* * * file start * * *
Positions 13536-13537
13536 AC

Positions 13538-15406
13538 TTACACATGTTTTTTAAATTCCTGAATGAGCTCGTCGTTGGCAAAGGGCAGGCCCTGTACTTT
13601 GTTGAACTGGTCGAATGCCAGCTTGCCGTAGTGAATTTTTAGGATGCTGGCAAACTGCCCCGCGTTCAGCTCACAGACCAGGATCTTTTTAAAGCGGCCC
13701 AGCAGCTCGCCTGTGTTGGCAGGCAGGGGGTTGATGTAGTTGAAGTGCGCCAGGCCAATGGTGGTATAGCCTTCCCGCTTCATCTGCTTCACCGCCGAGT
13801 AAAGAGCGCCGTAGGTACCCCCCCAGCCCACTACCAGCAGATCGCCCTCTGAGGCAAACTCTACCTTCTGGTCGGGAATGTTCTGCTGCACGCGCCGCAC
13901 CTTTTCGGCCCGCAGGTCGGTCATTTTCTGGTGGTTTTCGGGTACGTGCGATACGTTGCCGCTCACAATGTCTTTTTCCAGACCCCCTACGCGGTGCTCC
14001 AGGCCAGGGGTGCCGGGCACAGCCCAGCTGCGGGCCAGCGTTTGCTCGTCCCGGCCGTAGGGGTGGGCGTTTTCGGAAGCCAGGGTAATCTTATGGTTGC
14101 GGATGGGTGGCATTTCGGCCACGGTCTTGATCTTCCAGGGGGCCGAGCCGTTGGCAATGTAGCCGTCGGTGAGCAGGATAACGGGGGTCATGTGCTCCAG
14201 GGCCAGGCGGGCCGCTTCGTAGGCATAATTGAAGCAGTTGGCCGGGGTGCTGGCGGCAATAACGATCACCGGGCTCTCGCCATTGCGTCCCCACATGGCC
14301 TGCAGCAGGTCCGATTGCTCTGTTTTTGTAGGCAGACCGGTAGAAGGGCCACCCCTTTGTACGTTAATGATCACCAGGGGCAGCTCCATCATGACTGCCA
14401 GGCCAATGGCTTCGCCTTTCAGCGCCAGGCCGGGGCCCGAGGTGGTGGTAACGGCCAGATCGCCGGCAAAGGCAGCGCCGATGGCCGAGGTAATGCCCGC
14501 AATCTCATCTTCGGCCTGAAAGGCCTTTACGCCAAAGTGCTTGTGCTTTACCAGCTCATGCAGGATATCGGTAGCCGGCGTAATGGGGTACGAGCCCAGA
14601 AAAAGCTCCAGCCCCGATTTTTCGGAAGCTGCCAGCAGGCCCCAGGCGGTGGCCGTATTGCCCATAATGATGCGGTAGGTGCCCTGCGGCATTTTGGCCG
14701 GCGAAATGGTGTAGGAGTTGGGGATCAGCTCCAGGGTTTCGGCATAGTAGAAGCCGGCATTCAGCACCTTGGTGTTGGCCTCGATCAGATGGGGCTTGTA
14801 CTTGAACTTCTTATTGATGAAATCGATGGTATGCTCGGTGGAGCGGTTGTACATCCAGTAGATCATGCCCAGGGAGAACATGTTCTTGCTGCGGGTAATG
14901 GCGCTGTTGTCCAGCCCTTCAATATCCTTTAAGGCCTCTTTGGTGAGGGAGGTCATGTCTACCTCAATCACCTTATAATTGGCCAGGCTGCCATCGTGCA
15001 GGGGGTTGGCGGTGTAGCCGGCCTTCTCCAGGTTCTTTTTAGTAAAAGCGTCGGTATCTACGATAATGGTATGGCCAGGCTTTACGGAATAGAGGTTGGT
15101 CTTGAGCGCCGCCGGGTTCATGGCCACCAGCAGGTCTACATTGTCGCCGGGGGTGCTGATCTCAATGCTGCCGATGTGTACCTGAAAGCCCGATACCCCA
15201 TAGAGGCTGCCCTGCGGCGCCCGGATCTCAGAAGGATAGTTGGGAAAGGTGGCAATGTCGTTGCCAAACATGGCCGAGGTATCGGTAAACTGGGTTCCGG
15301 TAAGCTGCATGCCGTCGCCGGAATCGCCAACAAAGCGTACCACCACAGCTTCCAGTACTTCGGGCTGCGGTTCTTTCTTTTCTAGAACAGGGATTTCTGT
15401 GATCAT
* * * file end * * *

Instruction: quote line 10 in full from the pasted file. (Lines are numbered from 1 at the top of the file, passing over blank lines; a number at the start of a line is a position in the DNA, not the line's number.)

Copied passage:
14101 GGATGGGTGGCATTTCGGCCACGGTCTTGATCTTCCAGGGGGCCGAGCCGTTGGCAATGTAGCCGTCGGTGAGCAGGATAACGGGGGTCATGTGCTCCAG